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Plant Cell. 2009 Aug;21(8):2458-72. doi: 10.1105/tpc.107.056044. Epub 2009 Aug 11.

Proteolysis of a negative regulator of innate immunity is dependent on resistance genes in tomato and Nicotiana benthamiana and induced by multiple bacterial effectors.

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The Genome Center, University of California, Davis, California 95616, USA.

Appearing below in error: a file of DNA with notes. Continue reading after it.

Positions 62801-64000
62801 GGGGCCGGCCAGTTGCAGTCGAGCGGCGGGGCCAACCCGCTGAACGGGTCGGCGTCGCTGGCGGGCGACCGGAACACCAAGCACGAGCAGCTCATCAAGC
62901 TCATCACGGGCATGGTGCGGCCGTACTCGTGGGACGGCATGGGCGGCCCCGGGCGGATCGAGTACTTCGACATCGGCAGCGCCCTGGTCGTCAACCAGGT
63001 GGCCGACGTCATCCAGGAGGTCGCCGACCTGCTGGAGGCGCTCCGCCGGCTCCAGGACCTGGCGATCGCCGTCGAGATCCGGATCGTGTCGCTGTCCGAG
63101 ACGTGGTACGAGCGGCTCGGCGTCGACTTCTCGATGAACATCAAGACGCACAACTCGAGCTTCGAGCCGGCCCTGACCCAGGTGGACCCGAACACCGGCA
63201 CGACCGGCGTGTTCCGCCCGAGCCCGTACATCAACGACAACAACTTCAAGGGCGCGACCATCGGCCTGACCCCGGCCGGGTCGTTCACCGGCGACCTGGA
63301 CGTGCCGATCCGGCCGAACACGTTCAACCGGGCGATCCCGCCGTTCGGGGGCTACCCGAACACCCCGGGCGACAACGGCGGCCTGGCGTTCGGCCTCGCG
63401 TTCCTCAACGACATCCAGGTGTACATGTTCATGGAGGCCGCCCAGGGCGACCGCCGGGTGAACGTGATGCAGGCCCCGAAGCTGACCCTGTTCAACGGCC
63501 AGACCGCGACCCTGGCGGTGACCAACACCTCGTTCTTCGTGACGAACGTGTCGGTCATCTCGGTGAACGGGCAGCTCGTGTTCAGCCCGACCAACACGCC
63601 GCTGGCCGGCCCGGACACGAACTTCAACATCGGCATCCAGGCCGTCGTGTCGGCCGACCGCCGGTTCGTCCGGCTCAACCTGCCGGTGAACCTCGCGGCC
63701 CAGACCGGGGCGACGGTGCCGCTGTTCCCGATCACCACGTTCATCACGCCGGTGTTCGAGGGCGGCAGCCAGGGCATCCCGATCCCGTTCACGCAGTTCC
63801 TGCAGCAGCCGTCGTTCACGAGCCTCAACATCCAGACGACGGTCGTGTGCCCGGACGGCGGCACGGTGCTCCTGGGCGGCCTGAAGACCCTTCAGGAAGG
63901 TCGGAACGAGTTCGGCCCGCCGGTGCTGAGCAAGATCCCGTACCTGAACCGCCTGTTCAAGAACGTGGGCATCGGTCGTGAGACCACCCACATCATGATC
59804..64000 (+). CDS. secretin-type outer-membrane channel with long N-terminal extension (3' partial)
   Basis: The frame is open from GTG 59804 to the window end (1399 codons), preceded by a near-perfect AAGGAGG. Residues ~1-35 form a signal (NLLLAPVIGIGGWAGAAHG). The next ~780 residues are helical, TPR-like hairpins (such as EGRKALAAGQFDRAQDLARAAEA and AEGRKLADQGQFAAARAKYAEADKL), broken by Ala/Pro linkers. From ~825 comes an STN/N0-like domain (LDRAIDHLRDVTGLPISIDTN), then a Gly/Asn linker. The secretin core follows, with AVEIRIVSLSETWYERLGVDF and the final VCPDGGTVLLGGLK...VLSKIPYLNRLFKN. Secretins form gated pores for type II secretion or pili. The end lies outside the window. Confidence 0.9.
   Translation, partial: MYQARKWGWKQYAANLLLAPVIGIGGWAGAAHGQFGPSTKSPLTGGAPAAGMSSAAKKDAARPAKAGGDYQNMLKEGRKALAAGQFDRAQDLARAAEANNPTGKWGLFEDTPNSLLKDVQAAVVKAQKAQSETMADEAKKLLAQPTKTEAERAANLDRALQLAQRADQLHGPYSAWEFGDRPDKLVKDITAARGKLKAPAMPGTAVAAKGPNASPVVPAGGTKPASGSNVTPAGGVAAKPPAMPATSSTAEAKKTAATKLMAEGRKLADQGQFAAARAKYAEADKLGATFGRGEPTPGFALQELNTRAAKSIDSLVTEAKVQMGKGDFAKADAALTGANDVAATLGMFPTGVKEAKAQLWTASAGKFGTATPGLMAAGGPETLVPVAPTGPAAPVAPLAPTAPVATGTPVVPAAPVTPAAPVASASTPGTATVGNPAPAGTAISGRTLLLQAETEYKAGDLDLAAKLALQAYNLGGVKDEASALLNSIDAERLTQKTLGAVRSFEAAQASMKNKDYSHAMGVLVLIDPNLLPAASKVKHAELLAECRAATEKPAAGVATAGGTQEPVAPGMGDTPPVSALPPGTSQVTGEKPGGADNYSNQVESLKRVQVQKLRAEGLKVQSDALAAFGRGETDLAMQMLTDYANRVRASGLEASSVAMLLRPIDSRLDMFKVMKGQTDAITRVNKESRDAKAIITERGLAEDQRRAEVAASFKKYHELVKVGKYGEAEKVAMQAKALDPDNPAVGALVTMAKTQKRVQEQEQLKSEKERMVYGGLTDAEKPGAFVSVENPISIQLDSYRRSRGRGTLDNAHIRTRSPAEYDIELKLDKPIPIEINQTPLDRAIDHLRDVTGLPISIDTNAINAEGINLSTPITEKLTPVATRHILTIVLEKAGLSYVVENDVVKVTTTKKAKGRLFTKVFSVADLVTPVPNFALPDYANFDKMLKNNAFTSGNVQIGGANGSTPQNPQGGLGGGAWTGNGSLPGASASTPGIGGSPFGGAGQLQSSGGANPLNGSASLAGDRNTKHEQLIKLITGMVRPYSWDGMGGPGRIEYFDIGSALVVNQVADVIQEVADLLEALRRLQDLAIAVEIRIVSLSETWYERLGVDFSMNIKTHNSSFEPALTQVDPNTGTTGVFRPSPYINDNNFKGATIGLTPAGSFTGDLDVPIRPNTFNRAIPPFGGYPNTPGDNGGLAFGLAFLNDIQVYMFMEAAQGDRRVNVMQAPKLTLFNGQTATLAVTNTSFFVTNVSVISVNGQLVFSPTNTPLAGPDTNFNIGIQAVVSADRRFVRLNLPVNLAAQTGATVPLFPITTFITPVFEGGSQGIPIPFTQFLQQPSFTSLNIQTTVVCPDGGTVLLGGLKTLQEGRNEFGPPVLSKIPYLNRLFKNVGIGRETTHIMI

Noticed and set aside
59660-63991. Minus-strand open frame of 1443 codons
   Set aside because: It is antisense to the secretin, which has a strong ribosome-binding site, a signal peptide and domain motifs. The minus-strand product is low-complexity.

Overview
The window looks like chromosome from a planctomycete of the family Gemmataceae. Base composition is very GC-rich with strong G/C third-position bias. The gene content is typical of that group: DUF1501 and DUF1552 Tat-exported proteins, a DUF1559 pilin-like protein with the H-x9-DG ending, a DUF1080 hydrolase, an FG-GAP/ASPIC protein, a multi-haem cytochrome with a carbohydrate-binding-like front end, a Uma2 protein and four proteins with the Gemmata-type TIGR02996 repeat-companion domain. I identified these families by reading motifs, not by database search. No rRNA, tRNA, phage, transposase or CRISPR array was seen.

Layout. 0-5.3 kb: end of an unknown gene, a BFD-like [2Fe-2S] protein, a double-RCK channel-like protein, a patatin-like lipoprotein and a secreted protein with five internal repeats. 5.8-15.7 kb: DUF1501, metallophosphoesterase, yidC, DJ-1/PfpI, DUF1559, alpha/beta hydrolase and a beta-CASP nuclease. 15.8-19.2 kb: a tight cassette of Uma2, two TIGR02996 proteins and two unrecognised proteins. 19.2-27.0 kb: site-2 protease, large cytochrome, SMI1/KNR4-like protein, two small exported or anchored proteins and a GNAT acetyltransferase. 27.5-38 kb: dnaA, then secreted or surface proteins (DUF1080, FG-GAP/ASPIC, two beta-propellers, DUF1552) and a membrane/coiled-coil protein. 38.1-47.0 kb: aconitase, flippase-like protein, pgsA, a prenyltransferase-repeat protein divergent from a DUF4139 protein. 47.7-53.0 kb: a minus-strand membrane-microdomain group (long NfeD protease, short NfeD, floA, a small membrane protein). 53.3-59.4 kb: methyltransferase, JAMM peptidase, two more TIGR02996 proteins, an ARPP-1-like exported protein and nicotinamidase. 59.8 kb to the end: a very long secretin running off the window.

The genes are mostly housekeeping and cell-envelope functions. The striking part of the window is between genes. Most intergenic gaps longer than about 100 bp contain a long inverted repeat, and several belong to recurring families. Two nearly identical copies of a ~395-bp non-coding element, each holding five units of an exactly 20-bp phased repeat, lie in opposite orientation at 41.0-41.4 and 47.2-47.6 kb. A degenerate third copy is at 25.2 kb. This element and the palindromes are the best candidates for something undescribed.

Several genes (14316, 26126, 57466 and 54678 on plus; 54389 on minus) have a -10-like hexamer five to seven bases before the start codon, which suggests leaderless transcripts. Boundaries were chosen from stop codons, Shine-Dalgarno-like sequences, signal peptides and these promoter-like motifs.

RPM1-interacting protein 4 (RIN4), a negative regulator of the basal defense response in plants, is targeted by multiple bacterial virulence effectors. We show that RIN4 degradation is induced by the effector AvrPto from Pseudomonas syringae and that this degradation in Solanaceous plants is dependent on the resistance protein, Pto, a protein kinase, and Prf, a nucleotide binding site-leucine-rich repeat protein. Our data demonstrate overlap between two of the best-characterized pathways for recognition of pathogen virulence effectors in plants. RIN4 interacts with multiple plant signaling components and bacterial effectors in yeast and in planta. AvrPto induces an endogenous proteolytic activity in both tomato (Solanum lycopersicum) and Nicotiana benthamiana that degrades RIN4 and requires the consensus site cleaved by the protease effector AvrRpt2. The interaction between AvrPto and Pto, but not the kinase activity of Pto, is required for proteolysis of RIN4. Analysis of many of the effectors comprising the secretome of P. syringae pv tomato DC3000 led to the identification of two additional sequence-unrelated effectors that can also induce degradation of RIN4. Therefore, multiple bacterial effectors besides AvrRpt2 elicit proteolysis of RIN4 in planta.

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